THIS IS AFRICA

The choreographer who brought Africa to Childish Gambino’s ‘This is America’ had a clear message

Quartz africa
Quartz africa

By now, Childish Gambino’s This is America has been dissected countless times all over the internet and scoured for hidden meanings. In the last few days, the video’s choreographer has emerged as the creative force behind the Childish Gambino’s mesmerizing dance moves.

Rwandan-born Sherrie Silver constructed a dance sequence that was not only central to the video for This is America, but to a debate on the role of pop culture in a world mired in political and social controversies.

The 23-year-old is also one of the smiling uniformed children who follow Glover’s every move even as the world around them falls apart. In the layered messaging of the video, the dancing has been seen as a distraction from the violence and disturbing symbolism all around Glover’s musical alter-ego Childish Gambino. Sherrie, however, sees it as a “contrast.”

“There are a lot of dark themes in it, so they wanted us to be the light of the video,” Silver told Pigeons and Planes. “You know how kids are innocent and kind of unaware of what’s going on? We were there to smile and bring joy to everyone watching it, because the background is bringing so much darkness and reality.”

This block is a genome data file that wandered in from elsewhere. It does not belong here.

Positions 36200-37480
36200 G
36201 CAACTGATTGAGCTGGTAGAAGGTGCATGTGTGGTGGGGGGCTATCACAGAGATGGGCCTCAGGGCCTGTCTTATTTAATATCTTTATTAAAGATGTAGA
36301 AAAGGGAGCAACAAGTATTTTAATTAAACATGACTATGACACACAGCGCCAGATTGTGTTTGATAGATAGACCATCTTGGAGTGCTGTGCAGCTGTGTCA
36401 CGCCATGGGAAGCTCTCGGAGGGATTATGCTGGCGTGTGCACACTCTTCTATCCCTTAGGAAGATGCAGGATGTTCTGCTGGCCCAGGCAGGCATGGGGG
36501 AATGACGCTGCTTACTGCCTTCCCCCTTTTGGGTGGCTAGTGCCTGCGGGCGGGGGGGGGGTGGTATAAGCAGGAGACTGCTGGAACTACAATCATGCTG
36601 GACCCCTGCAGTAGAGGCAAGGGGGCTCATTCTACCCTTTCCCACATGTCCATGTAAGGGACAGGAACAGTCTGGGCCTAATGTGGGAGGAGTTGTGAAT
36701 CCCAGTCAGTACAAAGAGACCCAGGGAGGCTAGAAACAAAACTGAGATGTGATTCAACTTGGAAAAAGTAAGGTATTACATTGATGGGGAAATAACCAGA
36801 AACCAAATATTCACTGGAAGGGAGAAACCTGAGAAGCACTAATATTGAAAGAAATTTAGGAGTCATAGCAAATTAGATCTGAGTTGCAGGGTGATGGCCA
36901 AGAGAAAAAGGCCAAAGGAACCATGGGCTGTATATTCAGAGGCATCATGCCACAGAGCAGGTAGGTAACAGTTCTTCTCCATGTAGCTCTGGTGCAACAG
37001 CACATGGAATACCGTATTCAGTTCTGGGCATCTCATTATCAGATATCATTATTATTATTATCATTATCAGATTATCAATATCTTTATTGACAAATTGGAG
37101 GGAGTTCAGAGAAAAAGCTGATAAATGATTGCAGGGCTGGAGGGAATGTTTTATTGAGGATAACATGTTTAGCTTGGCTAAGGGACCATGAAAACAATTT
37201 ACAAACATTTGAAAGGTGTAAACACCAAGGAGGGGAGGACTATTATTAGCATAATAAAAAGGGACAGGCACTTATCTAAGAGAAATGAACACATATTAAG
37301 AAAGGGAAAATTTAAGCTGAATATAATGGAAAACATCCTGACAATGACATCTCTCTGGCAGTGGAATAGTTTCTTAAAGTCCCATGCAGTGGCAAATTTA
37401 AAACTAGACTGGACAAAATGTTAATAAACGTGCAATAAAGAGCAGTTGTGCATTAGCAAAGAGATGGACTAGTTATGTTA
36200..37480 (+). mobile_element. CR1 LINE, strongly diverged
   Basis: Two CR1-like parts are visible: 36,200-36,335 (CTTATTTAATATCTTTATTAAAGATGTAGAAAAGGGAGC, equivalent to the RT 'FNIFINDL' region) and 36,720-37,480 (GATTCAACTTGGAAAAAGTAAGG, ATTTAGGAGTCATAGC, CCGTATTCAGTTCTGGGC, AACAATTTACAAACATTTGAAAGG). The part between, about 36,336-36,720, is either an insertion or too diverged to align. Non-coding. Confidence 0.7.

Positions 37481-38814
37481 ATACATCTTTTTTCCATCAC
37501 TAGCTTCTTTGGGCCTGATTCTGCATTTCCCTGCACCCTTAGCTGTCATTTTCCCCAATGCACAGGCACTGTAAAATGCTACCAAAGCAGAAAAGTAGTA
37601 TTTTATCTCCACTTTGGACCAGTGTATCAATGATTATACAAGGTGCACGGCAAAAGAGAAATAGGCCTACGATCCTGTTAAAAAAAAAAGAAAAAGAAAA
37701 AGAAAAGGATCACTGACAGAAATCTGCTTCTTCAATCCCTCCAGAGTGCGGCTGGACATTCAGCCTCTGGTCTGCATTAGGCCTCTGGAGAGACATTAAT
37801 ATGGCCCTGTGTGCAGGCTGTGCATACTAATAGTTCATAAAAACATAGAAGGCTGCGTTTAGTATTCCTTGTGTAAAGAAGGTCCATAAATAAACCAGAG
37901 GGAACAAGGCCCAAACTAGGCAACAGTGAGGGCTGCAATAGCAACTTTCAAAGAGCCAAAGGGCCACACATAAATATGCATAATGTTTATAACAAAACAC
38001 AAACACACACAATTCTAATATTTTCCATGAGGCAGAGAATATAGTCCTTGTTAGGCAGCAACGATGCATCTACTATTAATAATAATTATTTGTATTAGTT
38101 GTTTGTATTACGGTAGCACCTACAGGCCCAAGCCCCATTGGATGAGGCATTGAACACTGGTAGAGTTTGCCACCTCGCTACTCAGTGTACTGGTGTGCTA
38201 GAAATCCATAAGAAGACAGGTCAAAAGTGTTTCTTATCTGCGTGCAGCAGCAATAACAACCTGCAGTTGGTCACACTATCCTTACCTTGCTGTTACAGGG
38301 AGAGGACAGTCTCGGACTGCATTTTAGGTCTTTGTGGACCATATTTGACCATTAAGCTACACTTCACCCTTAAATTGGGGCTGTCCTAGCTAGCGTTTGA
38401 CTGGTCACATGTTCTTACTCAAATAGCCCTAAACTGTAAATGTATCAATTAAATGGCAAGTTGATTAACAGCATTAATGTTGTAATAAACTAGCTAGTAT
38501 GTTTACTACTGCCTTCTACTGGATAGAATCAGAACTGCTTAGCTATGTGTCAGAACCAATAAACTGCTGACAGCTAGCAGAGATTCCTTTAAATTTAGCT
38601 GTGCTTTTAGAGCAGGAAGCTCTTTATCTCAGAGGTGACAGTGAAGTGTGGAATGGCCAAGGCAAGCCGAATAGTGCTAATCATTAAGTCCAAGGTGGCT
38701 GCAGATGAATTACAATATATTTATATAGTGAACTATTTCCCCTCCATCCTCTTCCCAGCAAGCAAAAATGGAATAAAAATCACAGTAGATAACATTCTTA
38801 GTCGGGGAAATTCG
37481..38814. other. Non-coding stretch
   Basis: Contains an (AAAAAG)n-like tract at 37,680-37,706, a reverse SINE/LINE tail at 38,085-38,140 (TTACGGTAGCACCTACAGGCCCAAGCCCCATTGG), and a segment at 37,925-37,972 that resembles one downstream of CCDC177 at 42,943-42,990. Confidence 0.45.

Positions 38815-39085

Silver’s moves bring a tension, as Aida Amoako explained in The Atlantic, to the video that everyone watching it has struggled with: do you bop along to the dancing children or are you frozen in horror to everything happening around Glover and his troupe of dancers? Silver goes further by almost recreating the various viral youtube videos of African children breaking down the latest dance moves in dusty backgrounds.

Silver was specifically instructed to include the South African dance the gwara gwara, which went from viral hit to Grammy stage thanks to Rihanna. Silver, who left Rwanda as a toddler in 1999 and travels there often, also brought in influences from around Africa.

There are gyrations from Angola, Ghana’s alkayida and an exaggerated walk in which you “imagine you’re walking into a party,” which she borrowed from Côte d’Ivoire. When you see Glover’s hips twist from side, his hands grasping wide, it’s the Azonto, also from Ghana. When his legs twist over each other as he steps forward, and his upper body seems to be falling around the screen, that’s the Shoki from Nigeria.

She also created her own dance, the “nziza” (meaning good in Kinyarwanda) in which you shake your shoulders and pause to pick something up. There are also nods to urban America with the nae nae and BlocBoy JB’s “shoot” dance. This week, Silver released a step-by-step tutorial of some of the dance moves.

These are not dances with deep spiritual meanings, but rather they’re the most prolific forms of creative expression for young Africans right now. That has since evolved into a professionalization of these dances, as tutorial videos crop up on these very dances and professional choreographers increasingly incorporate them.

Silver, whose philanthropy in Rwanda focuses on children, was brought in because of her ability to work with young dancers. Interestingly, Glover’s team discovered her when one of their nieces was trying to learn Silver’s moves through her Youtube videos.

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